371 Pages, Paperback
Published on February 28, 2008
Summary: Last year, Annabel was "the girl who has everything"—at least that's the part she played in the television commercial for Kopf's Department Store.This year, she's the girl who has nothing: no best friend because mean-but-exciting Sophie dropped her, no peace at home since her older sister became anorexic, and no one to sit with at lunch. Until she meets Owen Armstrong. Tall, dark, and music-obsessed, Owen is a reformed bad boy with a commitment to
truth-telling. With Owen's help,maybe Annabel can face what happened
the night she and Sophie stopped being friends.
Why, you ask, am I reviewing a book first published in 2006? Well, mostly because last night I was going through my reviews and realized I had yet to review one Sarah Dessen book. And I couldn't sleep very well knowing that one of my favorite authors was conspicuously absent from my blog. So, I woke up at five am this morning and re-read a few chapters of one of my favorite novels, and possibly the first YA novel I ever read, and realized it was practically a crime that hardly any of the blogs I follow had a review up. So, voila, a review from my frizzy-haired junior high nightmare-ridden self.
Annabel was popular before Sophie, her bitchy best friend dumped her because of an incident we don't learn about until later on. Sophie has moved on and is still popular while Annabel is friendless and lonely. Enter Owen Armstrong; the boy everyone's afraid of, and the boy who always has headphones in his ears. When bad turns to worse, Owen helps Annabel out in a surprising way, she finds herself drawn to the quiet, elusive Owen and even spending lunch with him. Annabel is a relatable, personal character who I immediately clicked with when I started reading this book. She was trapped by her own fears and keeping quiet just to keep from seeming like anything touches her. Own was a mystery and attractive in that I-don't-really-know-what-I'm-getting-into way. His obsession with music was what made him such a great character; since I, myself, have a love for music, it was easy to see why that would be his escape. Annabel has her silence and Owen has his music to fill it. The side characters weren't really focused on, but the main character's chemistry was perfect and sweet.
The story was deep and meaningful and probably the reason why I found this novel so captivating. Annabel was secretive and scared of things readers don't really understand until the end. Well, at least I didn't understand them until her whole confession to Owen. Dessen did a wonderful job of building tension and attraction between Owen and Annabel and made the romance feel more important than just your typical high school relationship. The reactions from everyone surrounding them were realistic and it was almost heartbreaking how Annabel's silence hurt another girl. I loved the pacing, because it wasn't too fast and speeding past things that were important, nor was it too slow and lagging at places where it shouldn't have. The idea of their glass house was amazing and I loved the symbolism of it. And lastly I loved how much music was incorporated in the story. Even the title to the book had many meanings because of it.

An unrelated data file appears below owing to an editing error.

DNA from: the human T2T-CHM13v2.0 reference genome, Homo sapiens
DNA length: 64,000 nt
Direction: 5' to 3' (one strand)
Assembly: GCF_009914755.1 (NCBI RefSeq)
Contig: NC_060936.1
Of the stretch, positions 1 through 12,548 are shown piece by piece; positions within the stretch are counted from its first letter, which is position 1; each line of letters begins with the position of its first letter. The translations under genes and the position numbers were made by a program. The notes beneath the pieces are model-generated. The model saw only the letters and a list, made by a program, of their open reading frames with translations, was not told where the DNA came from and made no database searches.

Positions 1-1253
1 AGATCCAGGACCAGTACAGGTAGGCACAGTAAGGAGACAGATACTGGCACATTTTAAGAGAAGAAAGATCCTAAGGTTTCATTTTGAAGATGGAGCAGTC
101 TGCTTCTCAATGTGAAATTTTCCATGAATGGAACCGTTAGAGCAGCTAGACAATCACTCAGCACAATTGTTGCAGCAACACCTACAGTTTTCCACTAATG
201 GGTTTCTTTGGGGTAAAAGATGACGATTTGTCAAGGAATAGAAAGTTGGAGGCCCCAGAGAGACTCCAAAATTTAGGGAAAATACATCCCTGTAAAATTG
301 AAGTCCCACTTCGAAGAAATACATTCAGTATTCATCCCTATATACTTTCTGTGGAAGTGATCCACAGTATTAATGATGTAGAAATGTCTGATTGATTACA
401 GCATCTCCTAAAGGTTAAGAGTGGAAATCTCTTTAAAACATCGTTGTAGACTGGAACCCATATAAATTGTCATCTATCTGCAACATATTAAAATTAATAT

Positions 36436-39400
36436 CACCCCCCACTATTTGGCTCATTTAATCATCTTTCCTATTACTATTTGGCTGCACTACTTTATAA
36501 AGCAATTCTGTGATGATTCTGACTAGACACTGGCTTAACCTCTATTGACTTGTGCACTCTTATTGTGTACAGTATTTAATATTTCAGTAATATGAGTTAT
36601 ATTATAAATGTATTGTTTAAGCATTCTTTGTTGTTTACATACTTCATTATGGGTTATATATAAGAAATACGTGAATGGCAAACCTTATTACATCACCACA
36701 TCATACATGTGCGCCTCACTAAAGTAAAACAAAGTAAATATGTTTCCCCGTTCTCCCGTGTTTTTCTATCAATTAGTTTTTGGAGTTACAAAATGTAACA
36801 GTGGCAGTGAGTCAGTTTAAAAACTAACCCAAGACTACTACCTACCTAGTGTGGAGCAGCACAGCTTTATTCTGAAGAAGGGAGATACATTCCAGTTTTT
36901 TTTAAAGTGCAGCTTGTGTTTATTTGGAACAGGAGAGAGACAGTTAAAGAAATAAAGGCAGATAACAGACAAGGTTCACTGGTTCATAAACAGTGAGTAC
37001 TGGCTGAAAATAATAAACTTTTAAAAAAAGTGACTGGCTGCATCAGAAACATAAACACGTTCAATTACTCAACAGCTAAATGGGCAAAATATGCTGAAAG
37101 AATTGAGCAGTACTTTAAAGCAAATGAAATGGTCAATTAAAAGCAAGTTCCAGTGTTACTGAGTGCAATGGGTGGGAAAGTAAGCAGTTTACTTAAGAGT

Lastly, and forgive me for sounding like my middle school self again, but Dessen's writing is great. She really knows how to deal with big issues in ways that teens understand. I've read nearly all of her novels, and Just Listen is one of my favorites because of the perfect, heart-wrenching way that Dessen describes Annabel's raging emotions. Her writing style is simple and beautiful in that fact. I don't know if it's true for all teens, but I certainly love it when an author doesn't shy away from the gritty details and the mere fact that Dessen deals with trauma is such a graceful way was great.
Overview: In general, Just Listen is a novel about how one teen's silence can be filled with another'w music. It's a romance and a story of learning to speak up for oneself. Though Annabel has reasons some readers might not understand, by the end Dessen plainly shows how Annabel's mind works without making her seem weak or hiding any of her real self. Owen was another outcast who was just the push Annabel needed to confess everything that had happened to her. While the other characters weren't focused on much, I didn't mind because they were developed enough so that we saw who they were and didn't take the spotlight away from Annabel and Owen's tender romance or Annabel's struggle to speak up. Even though the story deals with a heavy topic, Dessen finds a way of making it feel real and tragic and hopeful all at the same time. Her writing felt honest and depicted Annabel's thoughts in a well-thought out way that keeps readers reading and makes them care about her a lot. Overall I loved this book because of its grace and simplicity and the way Dessen draws a world around you that feels natural and complete.
Recommendation: All teen readers or readers who like YA
Cover Rating: 4 stars
Character Rating: 5 stars
Plot Rating: 5 stars
Writing Style Rating: 5 stars
Overall Rating: 5 stars